The trainer and identifier involved in an incident in which the wrong horse ran in a Nov. 19 race at Beulah Park have been fined and suspended by the track’s stewards.
In a Nov. 28 ruling, trainer Enzo Canelo was suspended for a year and fined $1,000 for entering a horse named Valid Action in the race, when another horse, Purdy Tricky, was the one that wound up running in and winning the $3,100 event for $2,500 claimers. "Valid Action" paid $8.60 to win.
Assistant paddock judge Teresa Mularkey, who was filling in for the regular identifier that day, received a six-month suspension and a $500 fine for failing to catch the mistake in the paddock prior to the race.
The mistake was discovered by the state veterinarian when the horse was in the test barn. Ohio State Racing Commission executive secretary Sam Zonak said Purdy Tricky should have been easily identified as the wrong horse because he has different markings than Valid Action.
Prior to the Nov. 19 event, Canelo even had Lasix administered to Purdy Tricky, who wasn’t supposed to race until Nov. 22.
Zonak said Canelo and Mularkey filed appeals to the ruling Dec. 2. He predicted another hearing would be set up within a month.
“(These penalties) are my policy--that is what I’ve set up,” said Zonak, who has served in his position since 2004. “I consider these to be very serious violations. It was a mistake—everybody makes them. But this is (a race) that people bet on around the country. A mistake like this won’t be tolerated, and the betting public deserves more.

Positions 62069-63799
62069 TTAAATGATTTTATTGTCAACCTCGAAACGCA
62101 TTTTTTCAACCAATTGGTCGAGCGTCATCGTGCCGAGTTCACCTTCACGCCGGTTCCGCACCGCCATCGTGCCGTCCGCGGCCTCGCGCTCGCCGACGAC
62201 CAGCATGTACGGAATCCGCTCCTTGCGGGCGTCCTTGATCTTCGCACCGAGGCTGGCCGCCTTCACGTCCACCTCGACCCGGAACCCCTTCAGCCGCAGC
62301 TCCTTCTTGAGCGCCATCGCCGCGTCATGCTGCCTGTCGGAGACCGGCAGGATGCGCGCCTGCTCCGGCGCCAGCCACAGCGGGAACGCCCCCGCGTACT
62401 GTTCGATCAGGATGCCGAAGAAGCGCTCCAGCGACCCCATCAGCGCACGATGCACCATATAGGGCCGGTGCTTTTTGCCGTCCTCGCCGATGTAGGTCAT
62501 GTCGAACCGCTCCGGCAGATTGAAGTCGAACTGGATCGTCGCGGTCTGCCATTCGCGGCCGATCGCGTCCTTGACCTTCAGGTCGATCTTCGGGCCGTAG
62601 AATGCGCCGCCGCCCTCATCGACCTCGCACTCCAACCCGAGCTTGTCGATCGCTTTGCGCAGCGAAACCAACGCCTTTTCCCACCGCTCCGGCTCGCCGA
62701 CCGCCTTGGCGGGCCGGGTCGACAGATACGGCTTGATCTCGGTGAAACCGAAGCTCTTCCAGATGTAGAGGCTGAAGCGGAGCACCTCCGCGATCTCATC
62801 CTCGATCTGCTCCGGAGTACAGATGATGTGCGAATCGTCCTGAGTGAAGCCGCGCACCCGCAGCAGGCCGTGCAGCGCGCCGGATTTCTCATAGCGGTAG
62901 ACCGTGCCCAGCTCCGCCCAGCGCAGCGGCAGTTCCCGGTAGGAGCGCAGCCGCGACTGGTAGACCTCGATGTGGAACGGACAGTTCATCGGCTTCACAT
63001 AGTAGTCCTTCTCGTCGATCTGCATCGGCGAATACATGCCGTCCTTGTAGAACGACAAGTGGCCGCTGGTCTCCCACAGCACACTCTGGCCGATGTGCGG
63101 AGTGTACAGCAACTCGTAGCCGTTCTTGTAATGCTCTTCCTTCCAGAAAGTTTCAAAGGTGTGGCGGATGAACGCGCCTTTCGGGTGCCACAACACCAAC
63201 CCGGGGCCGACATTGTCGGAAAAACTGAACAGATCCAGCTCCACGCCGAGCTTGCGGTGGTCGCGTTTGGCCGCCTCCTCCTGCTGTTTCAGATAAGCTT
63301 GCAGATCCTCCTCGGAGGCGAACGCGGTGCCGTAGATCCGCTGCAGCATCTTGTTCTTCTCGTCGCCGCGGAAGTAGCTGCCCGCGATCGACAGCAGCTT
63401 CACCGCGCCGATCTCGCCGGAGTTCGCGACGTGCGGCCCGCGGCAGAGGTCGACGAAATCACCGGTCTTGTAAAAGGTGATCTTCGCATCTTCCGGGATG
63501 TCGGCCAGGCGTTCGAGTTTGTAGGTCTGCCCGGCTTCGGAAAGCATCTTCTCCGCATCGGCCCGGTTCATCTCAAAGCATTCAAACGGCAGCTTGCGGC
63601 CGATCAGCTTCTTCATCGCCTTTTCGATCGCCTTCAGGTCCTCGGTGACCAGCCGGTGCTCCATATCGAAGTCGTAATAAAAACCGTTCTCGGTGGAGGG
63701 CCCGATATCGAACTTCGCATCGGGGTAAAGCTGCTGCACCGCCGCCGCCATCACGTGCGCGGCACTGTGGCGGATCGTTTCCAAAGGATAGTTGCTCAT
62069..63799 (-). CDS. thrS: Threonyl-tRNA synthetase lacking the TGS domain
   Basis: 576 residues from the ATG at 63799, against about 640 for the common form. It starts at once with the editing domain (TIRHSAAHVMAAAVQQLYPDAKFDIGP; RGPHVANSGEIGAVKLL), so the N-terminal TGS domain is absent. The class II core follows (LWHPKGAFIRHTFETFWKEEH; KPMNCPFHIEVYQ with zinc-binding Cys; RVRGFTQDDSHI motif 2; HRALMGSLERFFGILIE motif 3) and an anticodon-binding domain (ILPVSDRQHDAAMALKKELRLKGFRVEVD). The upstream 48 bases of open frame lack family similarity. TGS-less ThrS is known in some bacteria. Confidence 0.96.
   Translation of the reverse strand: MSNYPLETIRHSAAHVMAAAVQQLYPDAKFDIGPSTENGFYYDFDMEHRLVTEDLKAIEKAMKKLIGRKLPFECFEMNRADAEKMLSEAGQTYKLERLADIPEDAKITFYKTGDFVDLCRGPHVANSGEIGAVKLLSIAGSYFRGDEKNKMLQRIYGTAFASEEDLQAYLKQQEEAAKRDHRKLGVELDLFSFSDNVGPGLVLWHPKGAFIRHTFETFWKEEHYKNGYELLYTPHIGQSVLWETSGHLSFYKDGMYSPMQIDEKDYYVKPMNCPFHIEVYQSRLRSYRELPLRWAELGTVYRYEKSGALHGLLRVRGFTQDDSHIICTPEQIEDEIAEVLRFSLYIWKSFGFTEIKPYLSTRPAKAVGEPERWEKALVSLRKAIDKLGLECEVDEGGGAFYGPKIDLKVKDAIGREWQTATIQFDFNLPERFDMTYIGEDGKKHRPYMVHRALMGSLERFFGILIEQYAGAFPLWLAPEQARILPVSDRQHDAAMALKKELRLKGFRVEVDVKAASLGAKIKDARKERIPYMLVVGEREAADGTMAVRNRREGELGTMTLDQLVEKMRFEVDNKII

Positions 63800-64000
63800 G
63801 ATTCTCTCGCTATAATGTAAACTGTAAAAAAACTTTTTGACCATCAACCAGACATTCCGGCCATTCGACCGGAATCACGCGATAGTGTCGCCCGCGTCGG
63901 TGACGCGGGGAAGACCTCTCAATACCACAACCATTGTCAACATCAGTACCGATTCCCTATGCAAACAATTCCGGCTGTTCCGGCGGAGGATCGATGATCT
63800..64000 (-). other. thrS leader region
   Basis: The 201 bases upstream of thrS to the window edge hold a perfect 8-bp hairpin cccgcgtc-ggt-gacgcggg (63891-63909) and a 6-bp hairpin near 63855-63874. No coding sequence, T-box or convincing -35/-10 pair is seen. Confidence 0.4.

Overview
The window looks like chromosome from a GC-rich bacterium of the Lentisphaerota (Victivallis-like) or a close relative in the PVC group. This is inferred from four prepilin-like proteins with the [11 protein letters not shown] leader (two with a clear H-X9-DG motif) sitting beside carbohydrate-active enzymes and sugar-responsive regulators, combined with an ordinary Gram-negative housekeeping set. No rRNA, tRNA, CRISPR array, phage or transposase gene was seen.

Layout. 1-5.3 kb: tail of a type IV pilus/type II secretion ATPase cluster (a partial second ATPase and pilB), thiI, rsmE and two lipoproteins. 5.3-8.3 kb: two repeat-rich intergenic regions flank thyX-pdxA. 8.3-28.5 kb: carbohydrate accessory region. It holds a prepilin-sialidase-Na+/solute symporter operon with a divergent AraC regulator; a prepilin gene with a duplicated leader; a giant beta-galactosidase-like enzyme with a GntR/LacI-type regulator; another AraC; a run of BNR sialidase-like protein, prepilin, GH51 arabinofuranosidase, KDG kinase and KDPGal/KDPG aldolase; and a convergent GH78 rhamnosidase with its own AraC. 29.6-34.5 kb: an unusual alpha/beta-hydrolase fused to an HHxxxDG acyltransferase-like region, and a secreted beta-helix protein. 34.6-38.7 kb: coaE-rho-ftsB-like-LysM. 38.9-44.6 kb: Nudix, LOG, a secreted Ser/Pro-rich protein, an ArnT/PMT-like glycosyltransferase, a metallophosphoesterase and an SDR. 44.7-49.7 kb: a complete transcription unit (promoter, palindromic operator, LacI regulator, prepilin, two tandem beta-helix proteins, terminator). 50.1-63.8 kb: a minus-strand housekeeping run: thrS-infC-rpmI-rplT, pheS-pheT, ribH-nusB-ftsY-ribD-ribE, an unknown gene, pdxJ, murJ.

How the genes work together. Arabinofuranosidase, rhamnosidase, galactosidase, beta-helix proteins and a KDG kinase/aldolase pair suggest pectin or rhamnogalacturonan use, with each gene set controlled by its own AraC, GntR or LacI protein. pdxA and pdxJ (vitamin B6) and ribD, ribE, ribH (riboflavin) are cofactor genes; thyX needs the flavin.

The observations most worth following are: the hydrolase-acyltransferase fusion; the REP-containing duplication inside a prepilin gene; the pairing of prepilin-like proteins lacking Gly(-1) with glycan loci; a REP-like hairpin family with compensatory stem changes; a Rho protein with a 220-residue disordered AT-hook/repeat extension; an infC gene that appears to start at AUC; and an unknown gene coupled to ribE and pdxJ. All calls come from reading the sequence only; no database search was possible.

"It’s a shame that these individuals have to face this kind of penalty and go through what they’re going to have to go through, but there’s no excuse for what happened.”
Zonak said that since he has taken over the executive secretary position, there have been one or two other similar incidents to the recent mix-up at Beulah Park. The parties involved in those situations were given similar penalties as Canelo and Mularkey, he said.
Under Ohio law, because Canelo and Mularkey have appealed the ruling, they received automatic stays of their suspensions.
“That’s why we will try and address the hearing as soon as possible,” Zonak said. “After it goes to the commissioners, they will make a decision, and then the penalty starts 15 days afterward, which gives them time to go appeal to the court system.”